Chinese Aviation Industry


KIENCHIN

Junior Member
Registered Member
Friends of ours have been Mercedes purchaser for decades off the same franchise holder. Last year they indicated to the Mercedes salesperson that they had decided to purchase a Lexus instead. Whereupon Mercedes turned around and made them a deal which would have been stupid to turn down.
My point here is that i think Airbus and Boeing would do the same thing to retain their customers.
There is never a doubt that Boeing and Airbus would do all it can to make this and any follow on aircraft by COMAC still birth but what would happen then, as in the analogy you had given about Mercedes dropping it's price to sway the sale, is these companies profit would not be as much as it should and would have a knock on effect, everthing from jacking the price up on other models to cover the loss or having less money to spend on future R and D. Long story short, just as in the Lexus eventually it will succeed so long as it keeps trying, back in the eighties the lexus were nickname a Camry in tuxedo but look at them now they are on a leaque of their own.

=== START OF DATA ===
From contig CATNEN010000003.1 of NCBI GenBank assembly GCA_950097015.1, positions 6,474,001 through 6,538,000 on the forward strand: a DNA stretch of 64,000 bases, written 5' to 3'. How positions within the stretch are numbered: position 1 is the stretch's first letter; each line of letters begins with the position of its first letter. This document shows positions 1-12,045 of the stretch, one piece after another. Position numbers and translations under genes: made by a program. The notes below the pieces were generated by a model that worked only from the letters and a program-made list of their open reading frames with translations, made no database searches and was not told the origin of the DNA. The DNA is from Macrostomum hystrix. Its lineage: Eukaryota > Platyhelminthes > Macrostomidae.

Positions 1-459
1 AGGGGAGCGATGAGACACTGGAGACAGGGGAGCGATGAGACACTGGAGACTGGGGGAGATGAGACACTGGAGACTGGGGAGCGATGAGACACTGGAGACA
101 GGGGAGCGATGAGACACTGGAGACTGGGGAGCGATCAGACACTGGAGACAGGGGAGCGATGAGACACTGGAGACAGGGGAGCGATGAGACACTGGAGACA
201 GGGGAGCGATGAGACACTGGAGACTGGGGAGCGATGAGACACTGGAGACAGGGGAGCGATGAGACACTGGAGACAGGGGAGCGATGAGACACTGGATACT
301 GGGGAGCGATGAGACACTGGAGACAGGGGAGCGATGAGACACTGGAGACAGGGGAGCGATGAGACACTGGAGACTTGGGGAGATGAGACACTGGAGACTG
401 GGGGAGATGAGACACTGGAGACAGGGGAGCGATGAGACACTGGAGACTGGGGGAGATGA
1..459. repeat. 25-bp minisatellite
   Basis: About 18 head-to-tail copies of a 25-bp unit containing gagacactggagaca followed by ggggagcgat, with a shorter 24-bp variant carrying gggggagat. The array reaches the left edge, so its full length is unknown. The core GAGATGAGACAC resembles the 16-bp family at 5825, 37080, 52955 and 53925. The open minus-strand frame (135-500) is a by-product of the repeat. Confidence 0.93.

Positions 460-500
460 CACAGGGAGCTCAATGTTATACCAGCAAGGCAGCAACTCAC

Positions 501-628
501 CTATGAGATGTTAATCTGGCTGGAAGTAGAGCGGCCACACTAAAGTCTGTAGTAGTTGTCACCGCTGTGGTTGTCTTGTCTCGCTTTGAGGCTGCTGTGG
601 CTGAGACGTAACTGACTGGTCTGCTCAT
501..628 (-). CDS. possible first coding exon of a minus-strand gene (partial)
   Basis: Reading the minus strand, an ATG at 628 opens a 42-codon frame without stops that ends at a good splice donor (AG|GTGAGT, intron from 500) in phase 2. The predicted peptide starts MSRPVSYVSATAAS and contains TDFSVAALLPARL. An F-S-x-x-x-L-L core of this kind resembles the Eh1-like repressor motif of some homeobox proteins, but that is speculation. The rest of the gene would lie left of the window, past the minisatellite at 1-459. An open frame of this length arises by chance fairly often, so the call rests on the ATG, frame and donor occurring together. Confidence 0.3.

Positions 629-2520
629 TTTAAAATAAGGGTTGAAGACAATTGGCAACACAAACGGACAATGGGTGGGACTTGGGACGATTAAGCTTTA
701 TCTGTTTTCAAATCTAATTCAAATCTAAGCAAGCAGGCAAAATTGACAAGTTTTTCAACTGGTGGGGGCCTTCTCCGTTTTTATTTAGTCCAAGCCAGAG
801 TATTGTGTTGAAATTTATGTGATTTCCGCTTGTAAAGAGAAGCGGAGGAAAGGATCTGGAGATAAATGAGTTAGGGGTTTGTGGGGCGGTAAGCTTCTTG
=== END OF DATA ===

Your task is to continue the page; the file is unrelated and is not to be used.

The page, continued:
delft

Brigadier
You can't reduce weight by enlarging the wings unless you drastically reduce structural enforcing beams within them in which case you'll have to reduce the amount of cargo since you have less structural strength in the wings.
The greater building height at the wing root leads to a reduction in weight.
 

SamuraiBlue

Captain
You are completely neglecting the variability of drag coefficient.
Nope since Drag coefficient comprises the effects of the two basic contributors to fluid dynamic drag: skin friction and form drag.Since you are comparing two sets of wings designed by engineers they should have similar form drag so the only variable would be skin friction. With larger wing surface you have larger skin friction thus larger drag coefficient meaning larger drag.
 

latenlazy

Colonel
Nope since Drag coefficient comprises the effects of the two basic contributors to fluid dynamic drag: skin friction and form drag.Since you are comparing two sets of wings designed by engineers they should have similar form drag so the only variable would be skin friction. With larger wing surface you have larger skin friction thus larger drag coefficient meaning larger drag.
Form drag doesn't just come from wings, but the entire airframe. Even somewhat slight differences in airframe design will incur different amounts of form drag at different flight envelopes. That's why we test entire airframe designs, and not just wings on a tube, after all.
 
Last edited:

SamuraiBlue

Captain
Form drag doesn't just come from wings, but the entire airframe. Even somewhat slight differences in airframe design will incur different amounts of form drag at different flight envelopes. That's why we test entire airframe designs, and not just wings on a tube, after all.
It still will not compensate the larger drag generated from a larger wing surface since all air liners are streamlined for optimal drag coefficient. Try again.
 

Top